“We can’t solve problems with the same mind we had when we caused them” - Albert Einstein
We have been degenerating our planet, land and oceans arguably for the past 10,000 years. Degeneration means that over time we will produce less and less. In fact, historical evidence suggests that most human cultures have been living with degenerative expectations. For example, for us to produce our food we expect to degrade the land over time. Therefore reducing biodiversity, decimating the soil and contributing to global warming.
To sustain the level we are at now, to maintain this degraded state doesn’t really make sense. We need to regenerate and then we can be “sustainable”. We want to regenerate, to increase abundance. There is more carbon in the soil than there is in the atmosphere and biosphere combined and with healthy soil we can significantly impact how many billions of tons of carbon can be sequestered and put to good use in the ground. Respecting the earth in this way means to care for the organism as a whole, which of course we humans are part of.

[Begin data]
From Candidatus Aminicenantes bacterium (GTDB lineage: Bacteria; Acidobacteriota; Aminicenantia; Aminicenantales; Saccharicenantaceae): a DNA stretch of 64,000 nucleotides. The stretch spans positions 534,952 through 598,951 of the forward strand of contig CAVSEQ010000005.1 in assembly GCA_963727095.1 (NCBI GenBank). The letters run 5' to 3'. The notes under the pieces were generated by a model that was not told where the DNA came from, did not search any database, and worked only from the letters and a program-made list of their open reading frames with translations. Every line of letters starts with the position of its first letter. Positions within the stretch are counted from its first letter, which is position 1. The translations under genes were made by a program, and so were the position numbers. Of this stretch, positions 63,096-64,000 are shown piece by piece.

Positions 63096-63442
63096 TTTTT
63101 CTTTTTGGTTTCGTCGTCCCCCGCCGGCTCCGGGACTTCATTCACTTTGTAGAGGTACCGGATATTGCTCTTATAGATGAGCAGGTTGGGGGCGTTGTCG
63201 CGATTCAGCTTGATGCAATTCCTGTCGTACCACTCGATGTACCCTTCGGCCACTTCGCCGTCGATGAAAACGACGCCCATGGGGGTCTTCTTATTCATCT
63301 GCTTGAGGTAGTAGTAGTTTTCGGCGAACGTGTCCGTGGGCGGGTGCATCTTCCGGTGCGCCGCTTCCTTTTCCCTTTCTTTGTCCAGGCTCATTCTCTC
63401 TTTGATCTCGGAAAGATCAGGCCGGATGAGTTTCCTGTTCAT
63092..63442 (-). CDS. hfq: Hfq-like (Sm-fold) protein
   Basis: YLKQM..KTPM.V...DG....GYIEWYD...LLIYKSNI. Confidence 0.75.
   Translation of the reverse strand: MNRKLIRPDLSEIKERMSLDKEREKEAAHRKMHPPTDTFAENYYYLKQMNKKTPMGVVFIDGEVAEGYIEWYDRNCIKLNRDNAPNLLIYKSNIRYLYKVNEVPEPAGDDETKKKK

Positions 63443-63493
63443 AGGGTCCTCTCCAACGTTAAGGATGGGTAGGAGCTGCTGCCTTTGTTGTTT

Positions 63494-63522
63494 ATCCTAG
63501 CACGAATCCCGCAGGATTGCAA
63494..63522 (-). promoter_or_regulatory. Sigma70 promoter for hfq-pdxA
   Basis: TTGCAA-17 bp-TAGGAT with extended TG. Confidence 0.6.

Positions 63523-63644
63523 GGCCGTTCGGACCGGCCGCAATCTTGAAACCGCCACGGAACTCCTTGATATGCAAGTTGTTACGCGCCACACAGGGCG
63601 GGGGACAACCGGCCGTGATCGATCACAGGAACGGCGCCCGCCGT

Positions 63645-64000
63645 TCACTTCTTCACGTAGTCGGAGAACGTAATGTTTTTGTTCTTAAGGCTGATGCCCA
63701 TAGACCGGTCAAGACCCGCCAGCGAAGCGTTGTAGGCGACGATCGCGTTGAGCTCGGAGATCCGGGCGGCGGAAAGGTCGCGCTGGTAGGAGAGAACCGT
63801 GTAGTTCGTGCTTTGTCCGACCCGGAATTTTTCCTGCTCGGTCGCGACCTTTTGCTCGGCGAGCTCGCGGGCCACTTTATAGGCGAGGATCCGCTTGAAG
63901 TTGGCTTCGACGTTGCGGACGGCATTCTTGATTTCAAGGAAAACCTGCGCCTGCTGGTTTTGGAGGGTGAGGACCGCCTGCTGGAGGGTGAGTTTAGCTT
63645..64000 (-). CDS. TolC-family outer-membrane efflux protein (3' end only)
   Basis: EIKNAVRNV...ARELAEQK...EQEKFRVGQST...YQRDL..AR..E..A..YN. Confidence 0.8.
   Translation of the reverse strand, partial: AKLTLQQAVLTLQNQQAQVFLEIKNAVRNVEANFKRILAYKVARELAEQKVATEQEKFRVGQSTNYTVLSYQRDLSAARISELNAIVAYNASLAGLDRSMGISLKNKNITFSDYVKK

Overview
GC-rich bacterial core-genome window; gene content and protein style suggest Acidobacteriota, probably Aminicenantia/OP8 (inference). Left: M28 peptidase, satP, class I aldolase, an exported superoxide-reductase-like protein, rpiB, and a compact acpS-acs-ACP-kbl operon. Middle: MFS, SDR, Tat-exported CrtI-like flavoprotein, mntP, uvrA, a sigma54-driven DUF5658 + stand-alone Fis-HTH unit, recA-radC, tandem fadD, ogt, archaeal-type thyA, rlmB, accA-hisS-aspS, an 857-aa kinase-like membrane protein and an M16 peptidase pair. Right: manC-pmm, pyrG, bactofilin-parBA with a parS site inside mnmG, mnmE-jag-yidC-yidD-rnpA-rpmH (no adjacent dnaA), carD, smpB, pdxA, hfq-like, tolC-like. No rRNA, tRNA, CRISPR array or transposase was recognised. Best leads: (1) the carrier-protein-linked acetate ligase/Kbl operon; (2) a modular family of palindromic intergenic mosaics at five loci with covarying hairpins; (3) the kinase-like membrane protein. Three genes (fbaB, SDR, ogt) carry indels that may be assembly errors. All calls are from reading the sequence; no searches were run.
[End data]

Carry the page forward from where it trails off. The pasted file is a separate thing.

Food can and should be a solution. When it comes to how we grow, harvest and produce food, we can practice methods that enhance our land, water and wildlife. Not to mention benefiting the nutritional value of our food, which has always been and must continue to be our medicine for vitality.
This is a story of amazing humans who’s regenerative practices are making life more abundant for all.
Joined by a crew of former UK special forces, the brief was to create a short promotional video showcasing the new line of winter apparel. Roaming the snowy mountains of Hokkaido, Japan, we set off to some unique and technical locations to test and shoot the gear. With the main focus on winter snow sports, we embarked on backcountry ski missions during the day and night scouting for fresh lines and deep powder. We made our way towards the coast to enable a descent to the ocean, the team put the gear to the test. Conditions were challenging at times with high winds, cold temperatures and plenty of snow. Thankfully the Thru Dark gear did a great job in keeping everyone safe from the elements.
*Images are screen grabs